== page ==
Philadelphia University + Thomas Jefferson University

Enomoto-Iwamoto, Motomi

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Motomi Enomoto-Iwamoto, PhD, DDS

Contact Dr. Enomoto-Iwamoto

1015 Walnut Street
Curtis 501
Philadelphia, PA 19107

(215) 955-7624
(215) 955-9159 fax

Medical School

DDS, Osaka University - 1983
PhD, Osaka University, Biochemistry - 1987

Expertise and Research Interests

My research interests are to determine the regulatory mechanism of cartilage development, especially endochondral ossification and to understand pathogenesis of joint diseases such as osteoarthritis. Recently we are focusing on Wnt signaling, which exerts critical roles in a variety of biological processes. We have demonstrated that a major Wnt pathway, beta-catenin-LEF/TCF dependent signaling is essential for progression of chondrocyte maturation during skeletal formation. Now we are investigating 1) how this signaling regulates cartilage matrix turn-over and its replacement to bone, 2) how this signaling interacts with other important pathways including retionid and BMP signaling and 3) whether this signaling is involved in pathological degeneration of articular cartilage in joints. We are also interesting in regulation of cytoskeletal structures of chondrocytes. We have found that Rac-1, a small GTPase protein plays important roles in regulation of cell shape and function in chondrocytes. We are now studying on upstream and downstream of Rac-1 proteins.

Keywords

Cartilage; chondrocyte; Wnt; beta-catenin; endochondral ossification; osteoarthritis; small GTPase

Publications

Most Recent Peer-Reviewed Publications

  1. Cell origin, volume and arrangement are drivers of articular cartilage formation, morphogenesis and response to injury in mouse limbs
  2. Genetic and pharmacological inhibition of retinoic acid receptor γ function promotes endochondral bone formation
  3. Cell therapy for the degenerating intervertebral disc
  4. Nanoindentation modulus of murine cartilage: a sensitive indicator of the initiation and progression of post-traumatic osteoarthritis
  5. EGFR signaling is critical for maintaining the superficial layer of articular cartilage and preventing osteoarthritis initiation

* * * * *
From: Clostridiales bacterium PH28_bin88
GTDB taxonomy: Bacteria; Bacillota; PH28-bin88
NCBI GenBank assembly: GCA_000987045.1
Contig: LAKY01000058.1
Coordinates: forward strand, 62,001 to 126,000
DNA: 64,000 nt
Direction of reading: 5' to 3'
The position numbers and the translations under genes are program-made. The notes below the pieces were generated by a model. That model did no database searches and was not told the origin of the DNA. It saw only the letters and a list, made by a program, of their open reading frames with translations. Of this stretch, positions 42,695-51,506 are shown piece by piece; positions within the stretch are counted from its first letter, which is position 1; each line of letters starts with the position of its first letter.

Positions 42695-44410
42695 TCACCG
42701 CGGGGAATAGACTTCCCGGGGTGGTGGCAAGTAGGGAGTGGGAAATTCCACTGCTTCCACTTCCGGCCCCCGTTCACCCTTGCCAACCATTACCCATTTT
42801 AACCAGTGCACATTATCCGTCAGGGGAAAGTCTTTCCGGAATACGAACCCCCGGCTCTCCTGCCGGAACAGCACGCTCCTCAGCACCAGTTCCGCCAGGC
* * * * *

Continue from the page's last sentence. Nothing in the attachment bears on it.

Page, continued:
6. Intervertebral disc development and disease-related genetic polymorphisms
  7. Alpha 5 integrin mediates osteoarthritic changes in mouse knee joints
  8. Tendon mineralization is progressive and associated with deterioration of tendon biomechanical properties, and requires BMP-Smad signaling in the mouse Achilles tendon injury model
  9. Wnt signaling in cartilage development and diseases: Lessons from animal studies
  10. Articular cartilage endurance and resistance to osteoarthritic changes require transcription factor Erg
  11. IL-1β irreversibly inhibits tenogenic differentiation and alters metabolism in injured tendon-derived progenitor cells in vitro
  12. Heparanase stimulates chondrogenesis and is up-regulated in human ectopic cartilage: A mechanism possibly involved in hereditary multiple exostoses
  13. The type 2 diabetes associated rs7903146 T allele within TCF7L2 is significantly under-represented in Hereditary Multiple Exostoses: Insights into pathogenesis
  14. Mouse limb skeletal growth and synovial joint development are coordinately enhanced by Kartogenin
  15. Resident mesenchymal progenitors of articular cartilage
  16. Reduced EGFR signaling enhances cartilage destruction in a mouse osteoarthritis model
  17. Distribution of slow-cycling cells in epiphyseal cartilage and requirement of β-catenin signaling for their maintenance in growth plate
  18. Tendon progenitor cells in injured tendons have strong chondrogenic potential: The cd105-negative subpopulation induces chondrogenic degeneration
  19. Epidermal growth factor receptor (EGFR) signaling regulates epiphyseal cartilage development through β-catenin-dependent and -independent pathways
  20. Epiphyseal abnormalities, trabecular bone loss and articular chondrocyte hypertrophy develop in the long bones of postnatal Ext1-deficient mice